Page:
The film ‘Communist Paradise’ by Miloš Stojanović is interesting as well. In addition to the fact that this is a film adaptation of the work of our great Aleksandar Popović, it is a bold depiction of a historical moment that corresponds to the present, in a way that deserves to be revealed. Two minority Serbian co-productions, ‘Pack of Sheep’ by Dimitris Kanellopoulos and ‘The Windseeker’ by Mihai Sofronea, will be shown in the Main Competition, that is, in the FEST Focus programme, where Goran Nikolić's ‘Heroes’ with the exceptional Mladen Sovilj will also be screened. We will watch Sloboda Mićalović in two films at FEST: in the American-Serbian film ‘The Game’ by Ana Lazarević and in Kazakhstan's ‘Sunflower’ by Elya Gilman.

The audience of FEST will, traditionally, have the opportunity to be the first to see new episodes of a domestic popular series?

- That's right. FEST viewers will be able to enjoy the beginning of the second season of the great series ‘Klan’, created, directed and written by Boban Skerlić. It is certain that the second season will delight all those who enjoyed the first and attract new fans. It is not easy to stand out in such a fierce and high-quality competition, and ‘Klan’ succeeded in that.

How do you see the future of FEST in relation to streaming platforms?

- Over the years, I have learned to concretize things. If the situation is as it is today, then the fate is as follows: we will not have ‘The Power of Dog’ by Jane Campion and we will not have films that will be shown in cinemas on a global level before the FEST takes place. But that is still not a problem. I think that this concept of FEST - competition programme, revue programme, emphasis on the region - is a concept for the future. It was made because of the questions we ask louder and louder, and one of them is your question. I don't see anything controversial in that. Of course, I would like to have the film by Jane Campion, considering that it is perhaps the best film made last year, but that is why we have other films that reach that amplitude of quality. Having in mind the world film production, I don't think that the platforms can drastically affect the quality of the Festival programme. At least for now.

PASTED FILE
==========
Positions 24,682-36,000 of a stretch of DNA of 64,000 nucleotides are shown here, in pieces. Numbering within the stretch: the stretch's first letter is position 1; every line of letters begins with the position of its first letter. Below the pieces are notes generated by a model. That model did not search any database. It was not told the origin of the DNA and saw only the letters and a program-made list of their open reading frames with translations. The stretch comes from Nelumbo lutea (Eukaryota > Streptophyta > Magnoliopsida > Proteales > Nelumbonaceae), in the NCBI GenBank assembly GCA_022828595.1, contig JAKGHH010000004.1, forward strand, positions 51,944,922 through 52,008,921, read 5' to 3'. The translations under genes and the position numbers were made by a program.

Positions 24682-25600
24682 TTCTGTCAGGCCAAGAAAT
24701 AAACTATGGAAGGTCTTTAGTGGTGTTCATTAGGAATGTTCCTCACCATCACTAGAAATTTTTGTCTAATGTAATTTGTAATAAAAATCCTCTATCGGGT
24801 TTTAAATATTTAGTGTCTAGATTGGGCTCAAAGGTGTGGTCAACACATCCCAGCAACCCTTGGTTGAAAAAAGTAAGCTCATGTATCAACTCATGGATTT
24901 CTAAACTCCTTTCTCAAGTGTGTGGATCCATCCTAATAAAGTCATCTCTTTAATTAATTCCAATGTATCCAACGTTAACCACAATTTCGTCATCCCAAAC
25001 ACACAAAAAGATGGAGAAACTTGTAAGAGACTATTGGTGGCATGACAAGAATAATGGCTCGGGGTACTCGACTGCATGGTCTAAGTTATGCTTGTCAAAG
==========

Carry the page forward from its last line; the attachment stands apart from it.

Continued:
Do you think the future of film festivals is at stake?

- I think that the view that festivals are something that has no perspective is absolutely not true. I really believe that festivals are the last defense of a quality non-commercial film. Especially today and here, where we have a cinema repertoire (with some exceptions), which is ruled exclusively by high-budget commercial films of large studios, against which I have nothing, but of course I miss a wider selection of other films in cinemas. FEST showcases films nominated for an Oscar or those that have triumphed at prestigious film festivals and which are not screened in Serbian cinemas after FEST. FEST and other film festivals allow the audience to really enjoy the artwork in the right way. Watching a film in alternative ways and seeing it at a festival in cinemas is the same as watching Paja Jovanović in the National Museum or on a postcard or on the Internet, or watching a ‘Mona Lisa’ in a monograph or going to the Louvre. Cinema is the same as the Louvre or the National Museum, and the Internet is the other.

Could you recommend a good mood film for viewers who are tired of difficult and dark topics and want to feel positive excitement when they leave the hall?

- We often connect a part of the opus of some filmmakers with such films. I can't say that anyone who watches Almodóvar's ‘Parallel Mothers’ (Madres paralelas) will have that feeling. Having in mind individuality, it is difficult to generalize ...

When someone sees ‘Between Two Worlds’(Ouistreham), the brilliant film by Emmanuel Carrère with Juliette Binoche, he or she may have that feeling; I had a different feeling.

One of your colleagues is delighted with Leo Carax's film’Annett’, it awakens that feeling in her, it didn't awaken that feeling in me; my fascination with this film is from a completely different angle.

Earlier, I might have answered this question very simply, but now I am more suspicious and restrained. I accept those drastic differences that exist between us and I would not dare to tell anyone that something is a so-called feel-good film. In fact, one thing is for sure: ‘Official Competition’ will be presented by actor Oscar Martinez at FEST.  



Knjaz Miloš
Embassy of Canada to Serbia, North Macedonia and Montenegro